Monday, August 10, 2015


Do you ever feel like you don't quite belong?  Like you can't just be who you really are with people?  Like people aren't showing their true selves to you either?  Like life is just a big show you put on for the people around you?

Sometimes that is how I felt in my previous neighborhood.  Like I couldn't go out in my yard without doing my hair or wearing matching clothes because the neighbors would see me.  Like I had to dress and act a certain way to fit in.  Maybe it was just my not quite upper-middle class neighborhood with jewelry parties and fake designer purses, perfect lawns and perfect families.  Even though I looked the part (except for the fake designer purses), I always felt uncomfortable.  We were friendly with the neighbors and were invited to the parties, but our family chooses not to drink alcohol and sometimes that made us feel awkward when everyone else was drinking.  (I know, who needs peer pressure in their thirties?)

Moving to the country has changed some of that.  First of all, there is only one house we can see from our yard and it is distant enough that we certainly cannot tell what the neighbor is wearing if we see them.  So this means I do go out in the yard in my pajamas.  Whenever I want.  Without combing my hair sometimes.  And I do not have to worry about what anyone else thinks about it.  Second, the people in the country are different from the people in the almost-upper middle class neighborhoods.  They aren't living their lives to meet someone else's standards.  They are just living their lives.  There are no jewelry parties, purse parties, or over-priced kitchen tool parties for me to spend money on things I don't really want because that is what good neighbors do.  In fact, other than a graduation party for the boy "next door," there have been no parties at all except the ones hosted by my teenagers in the backyard for their friends.

No neighbors to impress also means just that.  There are no neighbors.  When I am bored or lonely, I can't just go outside and talk to the mom next door watching her kids play.  I can talk to the chickens, but that is about it.  It can get kind of lonely.  I do have a job.  In town.  With people.  So that is good, but after five years, I am missing the parties and the casual friendships that develop between neighbors.  Am I comfortable in my home and yard? Yes.  However, I want something more.  I want to belong somewhere.  I want people to be a part of my life and to be a part of their lives.  More than just the people at work.  I want to belong to my community.  Now, I just have to figure out what that community is . .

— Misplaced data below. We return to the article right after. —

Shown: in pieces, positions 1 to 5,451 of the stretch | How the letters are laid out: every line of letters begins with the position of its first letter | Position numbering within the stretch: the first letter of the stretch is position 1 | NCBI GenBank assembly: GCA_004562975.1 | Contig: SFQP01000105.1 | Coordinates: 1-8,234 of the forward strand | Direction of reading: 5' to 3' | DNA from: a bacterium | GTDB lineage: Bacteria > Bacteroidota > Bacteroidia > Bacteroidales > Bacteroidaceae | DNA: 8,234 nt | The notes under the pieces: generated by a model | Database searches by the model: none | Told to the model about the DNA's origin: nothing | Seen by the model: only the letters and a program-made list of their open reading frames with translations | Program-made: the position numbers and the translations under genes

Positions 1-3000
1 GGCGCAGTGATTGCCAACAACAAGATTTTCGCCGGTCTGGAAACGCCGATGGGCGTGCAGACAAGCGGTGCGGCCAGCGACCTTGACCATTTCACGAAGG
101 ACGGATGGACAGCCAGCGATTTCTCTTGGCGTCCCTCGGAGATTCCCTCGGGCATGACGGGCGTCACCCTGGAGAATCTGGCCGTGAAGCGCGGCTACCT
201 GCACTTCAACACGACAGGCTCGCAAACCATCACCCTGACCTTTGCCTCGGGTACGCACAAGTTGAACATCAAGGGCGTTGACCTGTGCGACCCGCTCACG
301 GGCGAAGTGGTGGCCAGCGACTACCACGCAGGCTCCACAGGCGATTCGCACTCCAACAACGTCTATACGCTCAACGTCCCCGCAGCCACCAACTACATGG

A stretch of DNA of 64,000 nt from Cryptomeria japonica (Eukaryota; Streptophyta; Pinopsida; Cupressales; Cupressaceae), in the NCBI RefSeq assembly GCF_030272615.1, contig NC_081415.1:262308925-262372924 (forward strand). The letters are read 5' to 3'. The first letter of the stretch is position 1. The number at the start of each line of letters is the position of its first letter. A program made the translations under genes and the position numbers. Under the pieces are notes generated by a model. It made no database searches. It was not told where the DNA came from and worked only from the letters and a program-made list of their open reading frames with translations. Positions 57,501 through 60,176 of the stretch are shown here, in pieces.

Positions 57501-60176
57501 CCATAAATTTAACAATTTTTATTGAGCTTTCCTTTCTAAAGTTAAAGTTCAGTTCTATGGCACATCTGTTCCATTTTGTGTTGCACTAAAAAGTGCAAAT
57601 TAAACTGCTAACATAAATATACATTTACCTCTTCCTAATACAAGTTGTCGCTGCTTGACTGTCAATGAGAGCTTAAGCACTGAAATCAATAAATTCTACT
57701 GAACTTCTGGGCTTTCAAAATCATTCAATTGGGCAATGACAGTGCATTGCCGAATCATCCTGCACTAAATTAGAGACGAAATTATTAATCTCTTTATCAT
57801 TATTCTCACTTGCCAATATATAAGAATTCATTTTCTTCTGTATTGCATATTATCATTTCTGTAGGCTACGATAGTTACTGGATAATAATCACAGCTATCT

Hornets: More than just a sting . . . an Emergency!

We had friends from out of state visiting on the Fourth of July this year and we had had a nice day.  It was about 8:00 in the evening and my friend, her baby and I went outside to lock up the chickens for the night.  After locking them up, I realized their water pan was still in the yard, so I walked back over to get it and something buzzed and then stung me on the head.  It seemed to be in my hair and I yelled ouch, because it was really painful and then I moved away.  I waited a few seconds and then went back to put the water pan away and was attacked again.  This time I ran away and screamed.  I yelled for Josh, but he couldn't hear me in the house.  My friend came over and checked my hair and said there was nothing there.  We went into the house and I got some ice for my head and whined about it.

Josh and the other two guys who were visiting us got a can of wasp spray and went out to spray the hornets.  As Josh started to spray the chicken coop where he saw them buzzing around, one of them came and stung him on the arm.  Since they were so aggressive, he went and put on his fire fighter gear to protect himself from future stings.  They got a ladder and he found a pretty large bald-faced hornet's nest up in the roof of the chicken coop out of sight without a ladder.  He sprayed it pretty good and wasn't stung anymore.  As he walked back to the garage to put his fire gear away, he started feeling really hot and his heart started to beat fast.  He took off the gear and said, "I think I am having a reaction to that sting," which was odd since he had never had a reaction before. He lay down in the grass and said his nose had swollen shut and it was getting difficult to breath.  My friend sad to get him Benedryl which I did and when there was no effect in a few seconds I decided to call 9-1-1.